Our Estate and Trust Litigation practice has been an essential part of Harrison & Held, LLP from the firm’s inception. Our group provides expert representation to corporate and individual fiduciaries engaged in will and trust contests, accounting actions and litigation where the meaning of an estate plan document or the identity of a beneficiary is at issue. In addition, we have been successful at reformation suits; charitable and exempt organization litigation; and representing beneficiaries' rights in all trust and estate matters.

Our litigators are highly experienced at both the trial and appellate court level.  We are skilled at enforcing rights based in state property law, while simultaneously coordinating efforts with our tax attorneys to achieve the best income or transfer tax result for our clients.  The fiduciary litigation group is supported by the knowledge and proficiency of one of the largest and most well-respected estate planning groups in Chicago, and in return, the group provides our estate planners with critical advice on preventing litigation and positioning clients for a successful defense.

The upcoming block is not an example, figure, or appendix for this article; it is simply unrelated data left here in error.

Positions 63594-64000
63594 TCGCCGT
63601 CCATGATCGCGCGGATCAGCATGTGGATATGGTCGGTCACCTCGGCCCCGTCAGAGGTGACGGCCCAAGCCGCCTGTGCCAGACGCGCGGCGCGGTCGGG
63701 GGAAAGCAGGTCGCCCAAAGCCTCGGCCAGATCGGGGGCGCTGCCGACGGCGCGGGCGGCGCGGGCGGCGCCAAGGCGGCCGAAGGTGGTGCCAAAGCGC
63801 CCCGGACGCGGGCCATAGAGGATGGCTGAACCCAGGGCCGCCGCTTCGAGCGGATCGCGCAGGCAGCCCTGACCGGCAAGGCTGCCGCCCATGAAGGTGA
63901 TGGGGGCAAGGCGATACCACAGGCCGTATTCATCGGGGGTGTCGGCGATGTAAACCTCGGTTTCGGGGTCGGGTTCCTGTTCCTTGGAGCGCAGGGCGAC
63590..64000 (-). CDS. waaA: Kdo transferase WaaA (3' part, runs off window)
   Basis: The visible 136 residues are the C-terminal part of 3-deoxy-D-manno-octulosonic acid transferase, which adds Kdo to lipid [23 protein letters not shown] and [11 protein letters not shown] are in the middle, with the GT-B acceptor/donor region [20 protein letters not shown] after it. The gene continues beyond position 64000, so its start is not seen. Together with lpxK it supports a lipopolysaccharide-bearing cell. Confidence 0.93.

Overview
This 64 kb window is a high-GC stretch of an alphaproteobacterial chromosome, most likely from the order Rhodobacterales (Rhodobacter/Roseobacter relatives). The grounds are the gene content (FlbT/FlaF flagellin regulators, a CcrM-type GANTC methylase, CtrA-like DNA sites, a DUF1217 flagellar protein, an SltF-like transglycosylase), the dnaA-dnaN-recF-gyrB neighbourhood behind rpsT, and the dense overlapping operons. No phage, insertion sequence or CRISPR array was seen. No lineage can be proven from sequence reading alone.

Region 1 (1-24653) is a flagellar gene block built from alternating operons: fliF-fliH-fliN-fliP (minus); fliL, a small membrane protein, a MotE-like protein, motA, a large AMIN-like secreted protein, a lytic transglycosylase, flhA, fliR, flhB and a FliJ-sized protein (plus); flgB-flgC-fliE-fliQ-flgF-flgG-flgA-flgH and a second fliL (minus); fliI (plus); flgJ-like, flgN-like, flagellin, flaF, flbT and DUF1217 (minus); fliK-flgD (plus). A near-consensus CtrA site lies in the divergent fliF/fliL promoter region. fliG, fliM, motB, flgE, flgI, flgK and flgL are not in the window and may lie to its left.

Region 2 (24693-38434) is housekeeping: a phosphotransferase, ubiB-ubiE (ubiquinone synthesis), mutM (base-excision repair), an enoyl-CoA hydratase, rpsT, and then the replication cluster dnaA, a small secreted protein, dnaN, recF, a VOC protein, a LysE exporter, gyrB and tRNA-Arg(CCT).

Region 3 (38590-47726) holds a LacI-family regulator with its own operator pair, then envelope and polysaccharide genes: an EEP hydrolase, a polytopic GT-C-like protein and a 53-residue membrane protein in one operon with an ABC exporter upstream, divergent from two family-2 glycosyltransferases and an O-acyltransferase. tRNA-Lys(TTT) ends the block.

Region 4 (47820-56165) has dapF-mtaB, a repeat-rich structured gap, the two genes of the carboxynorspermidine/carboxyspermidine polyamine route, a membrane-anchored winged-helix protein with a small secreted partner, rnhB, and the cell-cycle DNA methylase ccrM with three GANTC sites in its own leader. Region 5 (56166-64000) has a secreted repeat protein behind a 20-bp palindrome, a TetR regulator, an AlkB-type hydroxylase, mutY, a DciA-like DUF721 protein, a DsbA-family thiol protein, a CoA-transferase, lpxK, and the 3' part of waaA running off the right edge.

A sample of representative matters follows:

  • Represented divorced wife in pursuing her former husband’s $100 million estate for fraud he committed at the time of their divorce twenty years earlier.
  • Represented estate in defending against lawsuits brought by the husband of the decedent seeking to invalidate trusts holding tens of millions of dollars in property and investments.
  • Represented corporate fiduciary in defending against beneficiary’s multi-pronged attack on the decedent’s estate plan and the beneficiary’s tort claims against the corporate fiduciary.
  • Represented successful appellant in the matter of Handelsman v. Handelsman, where we convinced the Appellate Court to adopt the Restatement rule and apply the Probate Act to living trusts in construction actions; we further convinced the Court to hold that Will-substitute trusts cannot be susceptible to reformation actions.
  • Represented plaintiff before the Illinois Supreme Court in a legal malpractice claim against attorney who drafted an amendment disposing of a home not owned by decedent individually and which, instead, was held by a land trust unaffected by the amendment.